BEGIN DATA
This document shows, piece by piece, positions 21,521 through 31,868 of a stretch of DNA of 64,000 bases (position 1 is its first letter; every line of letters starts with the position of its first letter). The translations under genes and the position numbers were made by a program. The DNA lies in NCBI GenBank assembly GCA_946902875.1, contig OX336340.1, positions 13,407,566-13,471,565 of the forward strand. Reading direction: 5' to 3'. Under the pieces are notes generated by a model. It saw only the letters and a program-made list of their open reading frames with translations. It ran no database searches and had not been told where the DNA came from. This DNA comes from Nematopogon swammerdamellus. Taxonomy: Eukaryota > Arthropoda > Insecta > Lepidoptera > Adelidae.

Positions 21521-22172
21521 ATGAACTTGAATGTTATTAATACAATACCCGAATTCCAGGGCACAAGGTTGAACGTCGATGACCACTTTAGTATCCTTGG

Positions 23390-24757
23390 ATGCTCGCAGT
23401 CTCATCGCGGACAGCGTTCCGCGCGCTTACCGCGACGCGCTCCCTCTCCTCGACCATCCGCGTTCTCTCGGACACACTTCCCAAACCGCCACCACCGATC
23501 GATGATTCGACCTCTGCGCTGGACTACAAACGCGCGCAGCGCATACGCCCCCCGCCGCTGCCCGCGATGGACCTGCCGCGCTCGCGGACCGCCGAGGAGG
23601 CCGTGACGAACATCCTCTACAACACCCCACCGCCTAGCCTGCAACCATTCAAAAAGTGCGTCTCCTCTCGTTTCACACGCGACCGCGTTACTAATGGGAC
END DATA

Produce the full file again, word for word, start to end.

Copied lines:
This document shows, piece by piece, positions 21,521 through 31,868 of a stretch of DNA of 64,000 bases (position 1 is its first letter; every line of letters starts with the position of its first letter). The translations under genes and the position numbers were made by a program. The DNA lies in NCBI GenBank assembly GCA_946902875.1, contig OX336340.1, positions 13,407,566-13,471,565 of the forward strand. Reading direction: 5' to 3'. Under the pieces are notes generated by a model. It saw only the letters and a program-made list of their open reading frames with translations. It ran no database searches and had not been told where the DNA came from. This DNA comes from Nematopogon swammerdamellus. Taxonomy: Eukaryota > Arthropoda > Insecta > Lepidoptera > Adelidae.

Positions 21521-22172
21521 ATGAACTTGAATGTTATTAATACAATACCCGAATTCCAGGGCACAAGGTTGAACGTCGATGACCACTTTAGTATCCTTGG

Positions 23390-24757
23390 ATGCTCGCAGT
23401 CTCATCGCGGACAGCGTTCCGCGCGCTTACCGCGACGCGCTCCCTCTCCTCGACCATCCGCGTTCTCTCGGACACACTTCCCAAACCGCCACCACCGATC
23501 GATGATTCGACCTCTGCGCTGGACTACAAACGCGCGCAGCGCATACGCCCCCCGCCGCTGCCCGCGATGGACCTGCCGCGCTCGCGGACCGCCGAGGAGG
23601 CCGTGACGAACATCCTCTACAACACCCCACCGCCTAGCCTGCAACCATTCAAAAAGTGCGTCTCCTCTCGTTTCACACGCGACCGCGTTACTAATGGGAC